Everything Is Scary

Be responsible, contemplate the void.

The Alien Landscape of Dreams: Scriptwelder's Deep/Deeper/Deepest Sleep

"It was all just a dream."

Raise your hand if that line, or a slight variation thereof, sends you into paroxysms of rage.  In modern media, this is one of those unforgivable clichés, a flimsy explanation for events told in a fictional narrative that has been so thoroughly trod over that it could be repurposed as a doormat.  There was time when it was charming, even fresh, but that time is roughly about the same period when Dorothy and Toto were traipsing around Oz.  So if you want to set your work in a dream, you'd better bloody well have a good reason, or at the very least be bringing something fresh to the table.

Scriptwelder, thankfully, does, in his series Deep/Deeper/Deepest Sleep.

Yes, the title(s) is a bit of a lead brick, but what sets this little series apart from other "dream exploration" horror games I've played is the upfront acknowledgement that you are dreaming.  More to the point, you are dreaming deliberately.  You play an unnamed person who is fascinated by the concept of lucid dreaming, and is convinced that tapping into this space of imagination and self-awareness holds some strange power and may, in fact, be interacting on some level with reality.

The games are all point and click adventure games, which hold a special fondness in my heart, and feature the same style of graphics as The Last Door, all pixelly goodness.  The main difference, however, is that the third-person perspective of that series is replaced here with a first-person view more akin to Uninvited.

Throughout the three games, you traverse a strange landscape mainly reminiscent of a hotel, with a few outdoor environments, uncovering clues about the land of lucid dreams and its fearful inhabitants, the Shadow People.  There's not very much story here, and it gets a bit confused in the third instalment with the introduction of a new antagonist, but what Deep/Deeper/Deepest Sleep does well is atmosphere.  Since you know this is all "just a dream," it helps explain a lot of the strange architecture, and it also gives you a sense of false safety.

There's an exceptionally well-done sequence at the beginning of the second game where you make a trip to a library to research other peoples' experiences with the dream world, only to find that you have fallen asleep at some point and are now trapped in the realm along with the dreaded Shadow People.  It's very subtle and the transition is well done.  I know I said earlier that saying "it was a dream all along" is terrible, but here, the assumption is that you've played the first game, understand that dreams are a key plot point, and the turn is not lazy writing, but skillful development.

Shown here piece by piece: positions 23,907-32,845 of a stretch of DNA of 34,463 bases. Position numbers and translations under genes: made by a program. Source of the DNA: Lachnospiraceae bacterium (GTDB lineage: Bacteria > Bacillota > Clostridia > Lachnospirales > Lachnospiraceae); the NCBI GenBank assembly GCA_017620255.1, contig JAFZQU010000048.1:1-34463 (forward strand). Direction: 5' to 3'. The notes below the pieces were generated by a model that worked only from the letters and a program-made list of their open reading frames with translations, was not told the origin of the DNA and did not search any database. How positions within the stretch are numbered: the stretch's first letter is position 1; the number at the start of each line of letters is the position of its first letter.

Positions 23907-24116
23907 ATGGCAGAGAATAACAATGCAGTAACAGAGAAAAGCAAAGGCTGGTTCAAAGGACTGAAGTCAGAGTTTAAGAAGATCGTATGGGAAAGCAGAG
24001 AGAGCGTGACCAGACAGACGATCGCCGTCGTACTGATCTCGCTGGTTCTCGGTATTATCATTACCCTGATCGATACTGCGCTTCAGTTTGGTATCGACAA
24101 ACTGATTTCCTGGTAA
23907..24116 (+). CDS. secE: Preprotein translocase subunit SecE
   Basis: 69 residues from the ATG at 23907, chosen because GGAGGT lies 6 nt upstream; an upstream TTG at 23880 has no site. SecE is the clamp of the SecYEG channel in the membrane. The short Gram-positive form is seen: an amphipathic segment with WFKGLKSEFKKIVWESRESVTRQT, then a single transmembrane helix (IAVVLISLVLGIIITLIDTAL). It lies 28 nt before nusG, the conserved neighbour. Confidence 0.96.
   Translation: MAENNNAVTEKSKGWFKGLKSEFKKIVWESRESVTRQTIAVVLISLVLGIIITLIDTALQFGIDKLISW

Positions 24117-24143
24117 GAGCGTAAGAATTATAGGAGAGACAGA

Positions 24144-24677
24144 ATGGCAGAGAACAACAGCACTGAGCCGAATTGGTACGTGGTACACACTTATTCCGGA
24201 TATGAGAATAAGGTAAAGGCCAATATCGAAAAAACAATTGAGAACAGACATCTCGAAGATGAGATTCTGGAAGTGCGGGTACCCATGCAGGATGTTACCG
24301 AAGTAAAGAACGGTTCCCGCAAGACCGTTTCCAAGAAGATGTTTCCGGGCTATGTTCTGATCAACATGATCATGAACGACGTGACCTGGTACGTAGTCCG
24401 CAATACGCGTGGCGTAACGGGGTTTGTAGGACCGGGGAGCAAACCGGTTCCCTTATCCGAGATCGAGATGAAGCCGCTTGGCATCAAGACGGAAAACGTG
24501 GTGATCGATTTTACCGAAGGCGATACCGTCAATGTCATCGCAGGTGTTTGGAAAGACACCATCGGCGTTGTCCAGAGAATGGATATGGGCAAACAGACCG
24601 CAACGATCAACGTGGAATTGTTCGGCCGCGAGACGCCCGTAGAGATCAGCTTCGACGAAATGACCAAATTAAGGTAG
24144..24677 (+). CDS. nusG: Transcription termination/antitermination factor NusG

The stakes, unfortunately, are not wholly clear until partway through the second game, but in the third game they are made especially real and terrifying.  That game kicks off with a great moment where you wake up, in bed, unable to move.  You gradually become aware of the silhouette of a figure looming at your feet, standing in grim silence as you struggle to make your limbs come to life.  Then, it lurches toward you, shrieking horribly.

The whole sequence, incidentally, bears an eerie resemblance to the tale of Everything is Scary's own Peter Counter...  Coincidence?  Maybe..

It's clear that, with Deep/Deeper/Deepest Sleep, Scriptwelder is creating work from a place of personal experience and love of a genre.  There are visual callouts to horror classics all over the place, mixed in with environments familiar and alien.  It's a short experience even spread out over three games, but it's a memorable one.  What at first seems like a retread of clichés is in fact a rewarding experience, and though dreams are well-explored territory, Scriptwelder proves they are worth going back to again and again.  For in that sleep of death, what dreams may come...

Darkness follows.